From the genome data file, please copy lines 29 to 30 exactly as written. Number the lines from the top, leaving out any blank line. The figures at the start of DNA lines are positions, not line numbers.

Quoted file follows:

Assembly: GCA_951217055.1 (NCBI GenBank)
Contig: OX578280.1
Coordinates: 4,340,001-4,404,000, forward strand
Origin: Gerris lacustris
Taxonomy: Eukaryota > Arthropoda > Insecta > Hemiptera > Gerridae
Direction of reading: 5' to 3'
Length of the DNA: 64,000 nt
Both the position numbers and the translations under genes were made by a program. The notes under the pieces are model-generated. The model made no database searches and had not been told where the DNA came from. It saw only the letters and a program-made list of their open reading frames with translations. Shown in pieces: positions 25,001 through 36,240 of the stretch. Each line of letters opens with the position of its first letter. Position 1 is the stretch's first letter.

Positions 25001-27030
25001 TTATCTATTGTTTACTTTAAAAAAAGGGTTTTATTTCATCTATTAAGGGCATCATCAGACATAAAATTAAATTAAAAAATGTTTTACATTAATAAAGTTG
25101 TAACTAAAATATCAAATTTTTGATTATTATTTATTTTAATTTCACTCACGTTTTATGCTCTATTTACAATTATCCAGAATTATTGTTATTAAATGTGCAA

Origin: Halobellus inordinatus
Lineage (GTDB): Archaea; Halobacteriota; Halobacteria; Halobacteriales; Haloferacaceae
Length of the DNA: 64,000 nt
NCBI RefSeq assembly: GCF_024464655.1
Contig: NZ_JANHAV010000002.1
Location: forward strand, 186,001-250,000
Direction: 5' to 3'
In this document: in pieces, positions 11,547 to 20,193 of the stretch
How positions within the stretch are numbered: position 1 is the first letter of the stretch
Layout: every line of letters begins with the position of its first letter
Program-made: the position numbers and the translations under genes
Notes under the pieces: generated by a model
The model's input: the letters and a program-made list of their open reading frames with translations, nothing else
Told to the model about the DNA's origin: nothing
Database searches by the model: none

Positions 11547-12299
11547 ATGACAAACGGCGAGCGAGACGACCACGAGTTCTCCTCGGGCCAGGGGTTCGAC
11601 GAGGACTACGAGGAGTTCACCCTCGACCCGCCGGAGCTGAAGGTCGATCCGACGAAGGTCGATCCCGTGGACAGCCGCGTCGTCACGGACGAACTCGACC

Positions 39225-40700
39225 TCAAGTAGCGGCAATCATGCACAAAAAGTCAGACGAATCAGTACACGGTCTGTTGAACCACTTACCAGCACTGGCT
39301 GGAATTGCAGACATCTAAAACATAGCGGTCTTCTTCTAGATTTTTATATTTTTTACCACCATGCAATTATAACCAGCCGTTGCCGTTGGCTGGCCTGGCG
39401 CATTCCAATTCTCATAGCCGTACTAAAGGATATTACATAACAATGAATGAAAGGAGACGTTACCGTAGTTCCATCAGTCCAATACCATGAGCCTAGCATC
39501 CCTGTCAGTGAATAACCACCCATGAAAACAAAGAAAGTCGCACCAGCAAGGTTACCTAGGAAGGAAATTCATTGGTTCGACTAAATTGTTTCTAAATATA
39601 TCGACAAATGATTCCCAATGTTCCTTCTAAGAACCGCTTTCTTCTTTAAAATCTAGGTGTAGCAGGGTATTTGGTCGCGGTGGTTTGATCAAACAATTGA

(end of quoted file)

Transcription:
11601 GAGGACTACGAGGAGTTCACCCTCGACCCGCCGGAGCTGAAGGTCGATCCGACGAAGGTCGATCCCGTGGACAGCCGCGTCGTCACGGACGAACTCGACC

Positions 39225-40700